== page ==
His third album, Close Calls With Brick Walls (part of a series of three albums that will be released at different points around the world at different times), turns everything you thought you knew about Andrew WK on its head. It's one of the most ambitious American rock albums this year. But it wasn't even released in America. It has only seen the light of day in Asia (Japan, Korea), where WK is a massive star.
Early critics missed a key point in WK's development. He emerged from the same Ann Arbor scene as noise band Wolf Eyes. His music, then, reveals itself as noise rock microscopically constructed from layer upon layer of melodic counterpoint. Minimalism produced for maximal effect. His first two albums were marked by both an extraordinary restraint and an overwhelming exuberance. Close Calls takes this 'more is more' philosophy and blows the doors open with it, slamming power rock up against show tunes, white man's funk against walls of noise and pulling it all off with conviction and verve.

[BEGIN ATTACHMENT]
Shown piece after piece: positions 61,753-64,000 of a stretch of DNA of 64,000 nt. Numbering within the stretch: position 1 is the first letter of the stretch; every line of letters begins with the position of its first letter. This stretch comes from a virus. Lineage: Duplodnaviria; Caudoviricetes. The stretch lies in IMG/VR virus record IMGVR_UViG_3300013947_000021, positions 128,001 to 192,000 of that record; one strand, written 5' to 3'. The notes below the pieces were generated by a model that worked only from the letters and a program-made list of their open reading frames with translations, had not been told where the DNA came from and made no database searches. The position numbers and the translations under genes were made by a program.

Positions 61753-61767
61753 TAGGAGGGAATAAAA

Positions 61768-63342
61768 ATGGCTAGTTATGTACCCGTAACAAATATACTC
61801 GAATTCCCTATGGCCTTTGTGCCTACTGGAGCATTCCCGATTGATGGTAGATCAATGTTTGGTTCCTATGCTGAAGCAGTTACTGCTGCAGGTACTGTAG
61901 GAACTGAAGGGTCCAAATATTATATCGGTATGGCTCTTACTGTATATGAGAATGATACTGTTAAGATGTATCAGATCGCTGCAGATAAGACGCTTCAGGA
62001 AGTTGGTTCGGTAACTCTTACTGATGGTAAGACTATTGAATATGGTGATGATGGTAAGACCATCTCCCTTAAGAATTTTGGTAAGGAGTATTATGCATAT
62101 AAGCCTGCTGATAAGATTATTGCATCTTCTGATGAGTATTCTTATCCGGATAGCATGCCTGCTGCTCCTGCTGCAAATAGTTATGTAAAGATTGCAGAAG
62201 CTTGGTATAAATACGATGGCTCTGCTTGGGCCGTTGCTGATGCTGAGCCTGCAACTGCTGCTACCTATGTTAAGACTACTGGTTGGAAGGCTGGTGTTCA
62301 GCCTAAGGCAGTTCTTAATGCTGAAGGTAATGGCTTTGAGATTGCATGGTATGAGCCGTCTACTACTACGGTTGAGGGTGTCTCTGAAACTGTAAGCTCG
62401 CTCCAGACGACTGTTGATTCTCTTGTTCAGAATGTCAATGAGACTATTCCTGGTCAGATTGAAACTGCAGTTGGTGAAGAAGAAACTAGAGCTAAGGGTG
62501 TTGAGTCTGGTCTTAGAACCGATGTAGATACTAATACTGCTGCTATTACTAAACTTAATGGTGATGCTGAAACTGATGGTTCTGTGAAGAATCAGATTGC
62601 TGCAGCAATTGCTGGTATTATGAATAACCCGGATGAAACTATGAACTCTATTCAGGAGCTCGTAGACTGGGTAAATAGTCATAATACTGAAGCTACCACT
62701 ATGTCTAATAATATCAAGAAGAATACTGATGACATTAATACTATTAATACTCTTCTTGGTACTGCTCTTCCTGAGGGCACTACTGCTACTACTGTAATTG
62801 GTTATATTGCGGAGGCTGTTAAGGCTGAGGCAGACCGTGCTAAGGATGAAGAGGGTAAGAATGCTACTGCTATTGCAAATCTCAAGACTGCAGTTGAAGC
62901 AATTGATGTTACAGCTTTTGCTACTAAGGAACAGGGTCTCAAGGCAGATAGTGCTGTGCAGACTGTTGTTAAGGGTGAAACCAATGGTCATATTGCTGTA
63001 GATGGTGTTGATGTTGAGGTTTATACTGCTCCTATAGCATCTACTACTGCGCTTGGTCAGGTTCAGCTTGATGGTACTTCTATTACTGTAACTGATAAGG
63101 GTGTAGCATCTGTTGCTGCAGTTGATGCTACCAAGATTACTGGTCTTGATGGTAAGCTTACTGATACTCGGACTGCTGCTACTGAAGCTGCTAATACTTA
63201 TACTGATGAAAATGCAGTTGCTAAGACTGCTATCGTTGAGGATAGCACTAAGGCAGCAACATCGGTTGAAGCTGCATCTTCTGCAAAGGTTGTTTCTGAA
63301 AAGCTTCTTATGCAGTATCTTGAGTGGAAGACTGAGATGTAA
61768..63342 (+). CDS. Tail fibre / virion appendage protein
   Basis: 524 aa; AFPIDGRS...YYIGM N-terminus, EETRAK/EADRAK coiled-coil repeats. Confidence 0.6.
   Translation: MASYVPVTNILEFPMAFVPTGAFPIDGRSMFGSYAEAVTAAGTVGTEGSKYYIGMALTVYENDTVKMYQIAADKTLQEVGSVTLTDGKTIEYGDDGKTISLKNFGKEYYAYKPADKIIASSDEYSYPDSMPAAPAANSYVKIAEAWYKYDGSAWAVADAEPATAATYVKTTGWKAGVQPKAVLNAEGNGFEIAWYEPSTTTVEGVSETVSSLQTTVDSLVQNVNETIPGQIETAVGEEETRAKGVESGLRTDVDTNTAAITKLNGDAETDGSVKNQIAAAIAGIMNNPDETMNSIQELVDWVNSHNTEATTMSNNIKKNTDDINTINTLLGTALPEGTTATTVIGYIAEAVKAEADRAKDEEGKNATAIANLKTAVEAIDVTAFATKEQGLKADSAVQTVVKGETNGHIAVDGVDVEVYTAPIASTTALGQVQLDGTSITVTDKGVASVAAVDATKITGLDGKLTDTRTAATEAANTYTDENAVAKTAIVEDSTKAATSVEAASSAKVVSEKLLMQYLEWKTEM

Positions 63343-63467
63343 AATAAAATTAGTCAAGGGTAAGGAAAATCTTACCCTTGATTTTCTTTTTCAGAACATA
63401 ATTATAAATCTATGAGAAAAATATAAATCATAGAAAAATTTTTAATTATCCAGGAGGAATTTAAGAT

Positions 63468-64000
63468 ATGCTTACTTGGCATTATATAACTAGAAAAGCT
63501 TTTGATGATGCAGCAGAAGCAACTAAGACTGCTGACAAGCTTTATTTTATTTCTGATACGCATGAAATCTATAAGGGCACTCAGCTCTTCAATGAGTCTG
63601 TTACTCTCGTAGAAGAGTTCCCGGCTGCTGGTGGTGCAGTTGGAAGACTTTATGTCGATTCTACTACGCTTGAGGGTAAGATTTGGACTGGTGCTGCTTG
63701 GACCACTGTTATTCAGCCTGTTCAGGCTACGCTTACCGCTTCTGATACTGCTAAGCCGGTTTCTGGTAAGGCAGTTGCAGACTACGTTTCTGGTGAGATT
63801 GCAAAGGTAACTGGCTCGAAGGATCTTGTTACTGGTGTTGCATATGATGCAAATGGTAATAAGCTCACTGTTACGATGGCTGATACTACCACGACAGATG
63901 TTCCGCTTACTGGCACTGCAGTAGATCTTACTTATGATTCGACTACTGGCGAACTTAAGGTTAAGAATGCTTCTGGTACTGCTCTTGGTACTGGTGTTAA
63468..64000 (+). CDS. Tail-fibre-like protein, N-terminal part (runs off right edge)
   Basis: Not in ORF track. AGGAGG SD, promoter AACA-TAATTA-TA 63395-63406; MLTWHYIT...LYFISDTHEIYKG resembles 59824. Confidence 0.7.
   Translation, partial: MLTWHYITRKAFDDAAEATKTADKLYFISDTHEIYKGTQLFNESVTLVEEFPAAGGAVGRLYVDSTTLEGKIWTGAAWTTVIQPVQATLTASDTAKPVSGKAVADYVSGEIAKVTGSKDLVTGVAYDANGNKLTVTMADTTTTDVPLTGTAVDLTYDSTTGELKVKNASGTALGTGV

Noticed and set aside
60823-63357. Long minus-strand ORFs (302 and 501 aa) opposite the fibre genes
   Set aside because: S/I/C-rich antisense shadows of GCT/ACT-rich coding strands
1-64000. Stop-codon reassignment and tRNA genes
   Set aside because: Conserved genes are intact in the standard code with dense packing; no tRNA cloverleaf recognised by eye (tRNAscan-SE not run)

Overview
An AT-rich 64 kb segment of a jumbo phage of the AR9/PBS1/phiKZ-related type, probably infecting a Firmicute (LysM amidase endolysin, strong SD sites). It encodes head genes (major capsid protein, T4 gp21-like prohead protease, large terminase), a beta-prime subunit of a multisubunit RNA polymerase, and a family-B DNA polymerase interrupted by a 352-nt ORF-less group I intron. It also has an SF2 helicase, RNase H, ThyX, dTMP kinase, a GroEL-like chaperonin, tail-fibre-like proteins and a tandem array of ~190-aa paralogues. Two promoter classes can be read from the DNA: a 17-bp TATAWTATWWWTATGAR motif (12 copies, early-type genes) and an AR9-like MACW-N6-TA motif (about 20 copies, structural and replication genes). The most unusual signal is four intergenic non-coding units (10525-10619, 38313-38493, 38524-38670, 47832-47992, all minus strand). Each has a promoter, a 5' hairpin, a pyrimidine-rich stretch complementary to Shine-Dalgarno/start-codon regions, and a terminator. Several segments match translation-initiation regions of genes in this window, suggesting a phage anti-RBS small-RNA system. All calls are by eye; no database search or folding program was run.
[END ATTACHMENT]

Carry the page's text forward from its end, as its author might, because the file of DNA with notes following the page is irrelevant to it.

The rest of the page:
The lyrics, though, are questing, alluding to a monumental battle of wills between light and dark, belief and make-believe. WK plays with notions of identity and persona, constructing an increasingly arcane mythology around himself that turns reality inside out. Certainly, no other rock star is as odd as WK. He posts lengthy digressions on the benefits of 'self-monitoring' on his MySpace page. His album features photographs of him in starkly unnatural poses and bathed in ultraviolet light. At times, he doesn't seem to be himself.
This Korean edition has 4 bonus tracks for Korea only (not available on the Japanese version)!